Kelly, one of my readers, left a comment asking me if I had any writing advice. I realized that giving any writing advice would take more than what I could fit into a reply box to a comment, so I decided to do a quick post talking about some of the resources that are out there to help you learn to write.
First off, I’m not sure how many of my readers are also aspiring writers. If you are, let me know and I can post more about writing in the future.
I’ve wanted to be a writer for as long as I can remember – probably about as long as I have been reading. I love reading a story that sucks me in and transports me to another world. To me there is something magical in that connection between a writer and a reader. I wanted to take the ideas that I had and turn them into stories that allowed the reader to experience them. Not just SEE them, but EXPERIENCE them. Don’t get me wrong, I love movies, but for pure immersion in a story, a good book is hard to beat.
When I got to High School I started writing stories – as best I could. Looking back, they were pretty bad. I once heard a quote that said something to the effect that everyone has a million word of garbage in them. The sooner you can get them out, the sooner you can write something worth reading. I don’t know that I agree with that 100%, but I do know that – especially at the beginning – you need to just write and get the words on the page and not worry if they aren’t perfect. Because the truth is, they probably won’t be in the beginning.
This is why a lot of aspiring writers give up.
They think because they can type, spell words, and form coherent sentences that they should be able to write a good story. After all they write school papers, emails, letters, etc. Isn’t it the same thing – writing? Then, when they try to write a story and it doesn’t turn out the way they want, they decide that they don’t have any talent and give up.
Well, that view of writing is fundamentally flawed. Let’s look at an analogy to illustrate the problem. I can run, dribble a basketball, and make a layup, but I can’t play professionally. Having the basic skills isn’t enough. I would need to know about reading the defense, learn to shoot with my off hand, improve my quickness and jumping, and a thousand other skills that a basketball player has to master before being able to play at a professional level.
It’s the same thing with writing. Being able to write the words is just the basic foundation to writing a novel. There are really dozens (or hundreds depending upon how you break it down) of things you need to keep in mind as you write a story – plot structure, techniques for characterization, heightening the conflict, making promises to your reader, foreshadowing, POV and tense, magic rules or how your world works, pacing, scenes vs. narrative summary, character arcs, story arcs, how and where to end chapters, using evocative language, avoiding clichés, getting into your characters head (thoughts, fears, wants, emotions), etc.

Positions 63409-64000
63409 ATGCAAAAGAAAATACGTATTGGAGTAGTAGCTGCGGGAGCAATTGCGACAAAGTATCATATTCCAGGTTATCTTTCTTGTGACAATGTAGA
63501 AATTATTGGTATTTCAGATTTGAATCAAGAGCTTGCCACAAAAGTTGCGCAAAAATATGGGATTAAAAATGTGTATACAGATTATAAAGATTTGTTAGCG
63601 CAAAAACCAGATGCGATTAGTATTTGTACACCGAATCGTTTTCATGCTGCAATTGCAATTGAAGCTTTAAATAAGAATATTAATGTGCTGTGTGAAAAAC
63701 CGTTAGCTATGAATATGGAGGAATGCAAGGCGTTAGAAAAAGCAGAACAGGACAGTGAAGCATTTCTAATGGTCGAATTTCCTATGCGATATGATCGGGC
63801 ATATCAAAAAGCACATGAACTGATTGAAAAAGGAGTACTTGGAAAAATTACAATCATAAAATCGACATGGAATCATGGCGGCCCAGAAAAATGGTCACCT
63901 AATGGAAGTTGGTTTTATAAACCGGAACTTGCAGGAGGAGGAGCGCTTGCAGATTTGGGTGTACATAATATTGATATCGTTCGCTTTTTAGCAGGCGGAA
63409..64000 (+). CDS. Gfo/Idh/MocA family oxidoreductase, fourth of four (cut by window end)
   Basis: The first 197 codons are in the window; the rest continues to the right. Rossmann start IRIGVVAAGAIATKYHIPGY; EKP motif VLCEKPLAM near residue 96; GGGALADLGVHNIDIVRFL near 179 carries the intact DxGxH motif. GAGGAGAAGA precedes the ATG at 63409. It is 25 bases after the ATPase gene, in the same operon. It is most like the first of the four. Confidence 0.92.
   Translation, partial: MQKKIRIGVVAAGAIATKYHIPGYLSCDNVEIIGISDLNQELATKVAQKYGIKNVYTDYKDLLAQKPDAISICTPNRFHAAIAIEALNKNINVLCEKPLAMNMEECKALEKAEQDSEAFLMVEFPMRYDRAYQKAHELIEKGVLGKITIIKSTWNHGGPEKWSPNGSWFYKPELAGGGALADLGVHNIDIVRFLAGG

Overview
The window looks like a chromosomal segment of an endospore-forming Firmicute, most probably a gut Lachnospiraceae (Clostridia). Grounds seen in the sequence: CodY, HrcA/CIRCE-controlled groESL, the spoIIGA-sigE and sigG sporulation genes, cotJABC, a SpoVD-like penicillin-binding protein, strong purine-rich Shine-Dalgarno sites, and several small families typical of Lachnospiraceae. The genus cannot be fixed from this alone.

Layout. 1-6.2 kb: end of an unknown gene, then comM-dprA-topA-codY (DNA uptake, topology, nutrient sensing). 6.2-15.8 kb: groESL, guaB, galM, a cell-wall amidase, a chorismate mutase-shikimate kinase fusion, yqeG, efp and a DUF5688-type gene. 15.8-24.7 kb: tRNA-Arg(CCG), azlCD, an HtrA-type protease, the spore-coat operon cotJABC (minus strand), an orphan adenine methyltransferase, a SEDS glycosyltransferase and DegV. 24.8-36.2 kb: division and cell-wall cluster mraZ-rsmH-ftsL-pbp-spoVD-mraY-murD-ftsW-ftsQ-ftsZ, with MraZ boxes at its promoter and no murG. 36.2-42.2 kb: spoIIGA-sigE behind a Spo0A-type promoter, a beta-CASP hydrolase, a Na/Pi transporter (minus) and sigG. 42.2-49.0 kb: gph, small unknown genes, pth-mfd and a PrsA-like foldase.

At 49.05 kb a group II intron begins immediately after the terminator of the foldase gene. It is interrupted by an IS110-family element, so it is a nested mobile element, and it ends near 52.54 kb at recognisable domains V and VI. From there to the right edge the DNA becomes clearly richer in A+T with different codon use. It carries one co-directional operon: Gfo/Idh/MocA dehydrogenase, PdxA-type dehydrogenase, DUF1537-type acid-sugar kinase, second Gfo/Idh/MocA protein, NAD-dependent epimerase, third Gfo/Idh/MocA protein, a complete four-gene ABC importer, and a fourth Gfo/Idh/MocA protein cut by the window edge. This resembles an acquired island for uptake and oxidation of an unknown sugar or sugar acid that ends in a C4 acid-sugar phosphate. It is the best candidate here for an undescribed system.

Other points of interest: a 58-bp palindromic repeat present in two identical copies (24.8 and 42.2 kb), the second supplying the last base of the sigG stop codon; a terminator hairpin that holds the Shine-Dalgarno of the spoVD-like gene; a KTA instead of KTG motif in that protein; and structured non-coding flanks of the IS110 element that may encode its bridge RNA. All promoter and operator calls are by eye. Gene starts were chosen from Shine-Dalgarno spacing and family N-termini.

You simply cannot expect to master it all at once. Every once in a while there will be an exception where someone writes a breakout bestseller on their first try. But typically when you look a little deeper, the bestseller wasn’t their first book. It was the first book they attempted to have published. BIG difference.
So, practice is the key to eventual writing success. Write, write, and write some more. Don’t worry if it isn’t great at the beginning. It doesn’t have to be. What you are doing is the equivalent of a basketball player shooting baskets in the gym or dribbling around cones. The more you practice the skills, the more ingrained they become and the more natural they will feel.
So, how do you learn what those skills are you should be practicing? Well, I have three books on writing that I really loved and wish I had when I first started writing. Here they are:
This book is by Orson Scott Card and helps explain what makes for a good story and the techniques you need to master to write compelling stories. If you only pick one of the books I recommend, it should be this one. I took a class from OSC and he really is a master of the craft of writing.
This is also an OSC book, but it is focused on the specific challenges of writing Science Fiction and Fantasy. If you have any desire to write in these genres, I highly recommend this book.
This book was very helpful in strengthening up my books on a sentence and paragraph level. It talks about how to write dialogue and use beats in your prose. It also shows you commonly used weak sentence and paragraph structures and shows examples of how to rewrite them. This is a book that every beginning writer should read.
Writing a good story takes skill, but that skill can be developed. It requires constantly seeking to learn new techniques and practicing them until they become second nature to you. If you do this enough times and keep writing, eventually you will write something that you look at and feel proud of. Don’t get discouraged if it takes a while. Persistence is the key to becoming a great writer.